ryan-braun-failIt’s been a while since we’ve taken a stroll around the rest of baseball, which is only for a lack of time, not for a lack of interesting story lines.

  • With Ryan Braun now suspended for the rest of the season on the back of his connection to the (alleged) PED distribution clinic in Miami (colloquially known as the Biogenesis scandal), there is no shortage of outrage by players, media, and fans alike. My reaction is probably more muted, though I do think Braun deserved some serious punishment for both the usage and the lying. A major paper in Milwaukee, however, has an extremely strong reaction: Braun should be released. The Milwaukee Journal-Sentinel writes, collectively, that Brewers ownership should set an example and get rid of Braun (eating his $100 million+ contract in the process). While Braun’s name is undoubtedly tainted in Milwaukee, and it’s hard to see fans re-embracing him any time soon, a release is never, ever going to happen. He’s going to be a productive player next year, and the Brewers are more likely to try and find a new home for him by way of a (money-eating) trade, if they make a move at all. Time has a way of sanitizing these things, and I would be unsurprised if most fans are over this whole thing by late 2014 or early 2015. That may sound like a long time from now, but Braun is under contract through 2020.
  • Speaking of Biogenesis, Alex Rodriguez is obviously the next big thing. His story has taken some crazy turns – the latest of which has MLB reportedly seeking a lifetime ban for ARod (probably hoping he’ll negotiate for a long suspension instead) – and the latest is no disappointment. Apparently the quad strain that ended ARod’s rehab assignment the day before he was due back in the bigs is not a quad strain at all … if you believe the doctor ARod privately solicited to look at his MRI, and then publicly contradict the Yankees’ team doctor. The whole story has so many angles that it’s hard to follow. Will he be banned for life? Will he just be suspended? How long will his appeal last? How injured is he? Do the Yankees even want him back? Will the Yankees save a ton of money if Rodriguez is banned for life? If so, will they privately assist in MLB’s case? I don’t follow the Yankees obsessively, so I don’t know if there are answers out there already to these questions. I just know that I’m glad the Cubs aren’t having to deal with this kind of drama.




  • Jayson Stark writes about how the Trade Deadline has become a dud in recent years, thanks to the combined effect of the new Wild Cards (less sellers), the inability to get draft pick compensation for players traded, and the huge increase in revenue sharing dollars that are allowing smaller market teams to keep their stars.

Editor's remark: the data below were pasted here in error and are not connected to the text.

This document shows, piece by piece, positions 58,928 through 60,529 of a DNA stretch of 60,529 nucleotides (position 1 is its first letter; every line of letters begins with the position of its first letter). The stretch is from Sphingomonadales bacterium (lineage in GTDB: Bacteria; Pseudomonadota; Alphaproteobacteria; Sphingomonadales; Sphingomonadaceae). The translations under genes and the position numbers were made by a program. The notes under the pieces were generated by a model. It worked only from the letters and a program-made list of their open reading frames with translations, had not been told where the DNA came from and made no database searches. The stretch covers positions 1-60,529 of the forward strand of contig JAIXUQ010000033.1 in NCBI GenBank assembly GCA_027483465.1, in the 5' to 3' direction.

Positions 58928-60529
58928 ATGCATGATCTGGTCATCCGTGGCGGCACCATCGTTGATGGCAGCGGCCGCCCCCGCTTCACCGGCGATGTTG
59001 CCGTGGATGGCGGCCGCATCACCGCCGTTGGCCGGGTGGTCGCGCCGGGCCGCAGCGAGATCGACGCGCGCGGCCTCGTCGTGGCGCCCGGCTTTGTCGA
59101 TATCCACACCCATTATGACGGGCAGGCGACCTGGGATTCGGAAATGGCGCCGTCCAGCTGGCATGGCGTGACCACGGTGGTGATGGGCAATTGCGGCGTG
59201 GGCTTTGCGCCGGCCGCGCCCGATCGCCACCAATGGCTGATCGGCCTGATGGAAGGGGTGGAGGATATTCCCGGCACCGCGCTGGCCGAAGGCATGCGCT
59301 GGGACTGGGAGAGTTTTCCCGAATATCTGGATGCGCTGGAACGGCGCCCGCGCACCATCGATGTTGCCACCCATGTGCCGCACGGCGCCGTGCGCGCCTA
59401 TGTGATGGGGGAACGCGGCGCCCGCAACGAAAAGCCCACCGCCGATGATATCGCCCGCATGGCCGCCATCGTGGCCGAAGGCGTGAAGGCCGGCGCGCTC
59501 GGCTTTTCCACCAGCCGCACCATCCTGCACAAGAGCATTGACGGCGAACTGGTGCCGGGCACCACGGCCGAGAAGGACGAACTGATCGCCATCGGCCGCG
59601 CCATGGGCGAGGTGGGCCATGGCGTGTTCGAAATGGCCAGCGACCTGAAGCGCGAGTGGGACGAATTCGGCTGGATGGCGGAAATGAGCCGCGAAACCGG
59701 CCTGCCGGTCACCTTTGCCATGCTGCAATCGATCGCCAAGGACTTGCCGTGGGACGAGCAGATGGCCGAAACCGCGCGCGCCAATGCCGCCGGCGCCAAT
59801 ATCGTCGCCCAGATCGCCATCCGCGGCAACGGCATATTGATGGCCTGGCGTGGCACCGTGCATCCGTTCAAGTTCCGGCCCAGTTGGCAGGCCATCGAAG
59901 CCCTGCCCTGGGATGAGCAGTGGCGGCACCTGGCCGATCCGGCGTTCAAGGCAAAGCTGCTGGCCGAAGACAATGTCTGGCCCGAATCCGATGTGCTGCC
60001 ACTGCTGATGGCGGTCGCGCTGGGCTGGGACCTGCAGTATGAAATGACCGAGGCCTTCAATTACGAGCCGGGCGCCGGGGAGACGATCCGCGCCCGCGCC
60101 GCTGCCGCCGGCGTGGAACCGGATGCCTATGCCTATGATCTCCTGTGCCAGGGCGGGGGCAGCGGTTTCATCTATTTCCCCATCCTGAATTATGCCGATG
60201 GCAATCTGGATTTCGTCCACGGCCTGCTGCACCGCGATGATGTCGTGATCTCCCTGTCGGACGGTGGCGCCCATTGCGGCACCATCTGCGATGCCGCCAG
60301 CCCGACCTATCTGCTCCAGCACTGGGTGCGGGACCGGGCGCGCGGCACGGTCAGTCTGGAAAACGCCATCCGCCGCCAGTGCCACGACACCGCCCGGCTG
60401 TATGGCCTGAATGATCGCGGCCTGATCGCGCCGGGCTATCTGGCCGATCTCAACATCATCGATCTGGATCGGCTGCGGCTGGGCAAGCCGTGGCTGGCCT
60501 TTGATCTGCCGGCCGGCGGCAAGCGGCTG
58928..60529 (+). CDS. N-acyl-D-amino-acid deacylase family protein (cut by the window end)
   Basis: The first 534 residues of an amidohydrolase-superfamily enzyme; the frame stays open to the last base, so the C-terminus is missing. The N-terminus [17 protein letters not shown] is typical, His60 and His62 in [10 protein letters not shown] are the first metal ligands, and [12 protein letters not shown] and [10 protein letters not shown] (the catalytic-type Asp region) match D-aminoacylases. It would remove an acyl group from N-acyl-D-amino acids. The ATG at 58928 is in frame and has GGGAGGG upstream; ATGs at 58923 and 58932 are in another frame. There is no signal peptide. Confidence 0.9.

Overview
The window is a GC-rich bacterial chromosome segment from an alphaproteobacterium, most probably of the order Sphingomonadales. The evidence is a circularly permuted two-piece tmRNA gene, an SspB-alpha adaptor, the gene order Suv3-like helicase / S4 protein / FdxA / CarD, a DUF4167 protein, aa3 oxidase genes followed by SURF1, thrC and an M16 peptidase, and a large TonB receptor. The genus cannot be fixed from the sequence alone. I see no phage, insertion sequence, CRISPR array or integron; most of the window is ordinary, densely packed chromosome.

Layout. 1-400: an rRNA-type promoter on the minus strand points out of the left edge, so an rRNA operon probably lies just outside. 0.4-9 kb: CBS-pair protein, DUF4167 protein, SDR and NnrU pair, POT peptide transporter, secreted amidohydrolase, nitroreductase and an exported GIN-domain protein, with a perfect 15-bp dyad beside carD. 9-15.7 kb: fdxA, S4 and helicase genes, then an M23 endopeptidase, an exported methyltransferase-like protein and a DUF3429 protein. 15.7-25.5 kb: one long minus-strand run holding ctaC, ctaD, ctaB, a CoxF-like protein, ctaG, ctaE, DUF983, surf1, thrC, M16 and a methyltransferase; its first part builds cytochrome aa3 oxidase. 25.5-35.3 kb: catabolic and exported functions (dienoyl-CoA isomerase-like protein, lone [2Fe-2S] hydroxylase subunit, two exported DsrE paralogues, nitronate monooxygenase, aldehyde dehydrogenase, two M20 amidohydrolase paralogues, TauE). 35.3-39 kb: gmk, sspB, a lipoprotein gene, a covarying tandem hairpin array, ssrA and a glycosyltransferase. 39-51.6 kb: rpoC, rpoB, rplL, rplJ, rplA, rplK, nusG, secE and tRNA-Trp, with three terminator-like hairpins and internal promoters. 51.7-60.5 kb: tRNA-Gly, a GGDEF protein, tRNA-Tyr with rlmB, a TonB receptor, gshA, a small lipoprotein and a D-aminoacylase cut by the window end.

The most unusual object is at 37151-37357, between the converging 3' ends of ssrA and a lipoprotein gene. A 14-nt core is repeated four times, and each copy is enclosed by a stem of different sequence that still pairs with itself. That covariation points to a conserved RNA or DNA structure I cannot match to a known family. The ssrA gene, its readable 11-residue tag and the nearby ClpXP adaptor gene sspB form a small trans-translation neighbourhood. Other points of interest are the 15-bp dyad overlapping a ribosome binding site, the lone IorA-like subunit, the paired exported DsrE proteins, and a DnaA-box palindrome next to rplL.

• While we might not be able to do much about the third (it is, overall, probably good for baseball), and the second would probably be a hard fought CBA change, the first is something Dave Cameron thinks baseball can fix easily. How? Move the Trade Deadline back. Cameron argues that the July 31 non-waiver deadline has become pretty both arbitrary and harmful in an era with so many playoff teams. Give teams a couple more weeks, at least, to decide whether to buy or sell, and you might see a much more exciting and interesting couple of weeks leading up to the deadline. Thoughts? Would you rather the deadline came in August? It could certainly extend the “life” of the season for bad teams. As it stands for the Cubs – for the last few years – once the calendar flips to August, the season feels, in one sense, already over.
  • Because the Internet is very good at Internetting, here is MLB Player FaceSwap. A Cubs-centric example:

https://twitter.com/MLB_FaceSwap/status/359532887839744001

  • I also kind of love Mat Latos and Jayson Werth:

https://twitter.com/MLB_FaceSwap/status/359915821507678208

  • When it comes to funny baseball stuff, even Major League players get in on the action. Kudos, Ervin Santana:

  • One more item for lulz, here’s Dayan Viciedo representing the White Sox. I love how he not only repeatedly boots the ball, but when he does corral it, he throws it to no one in particular:



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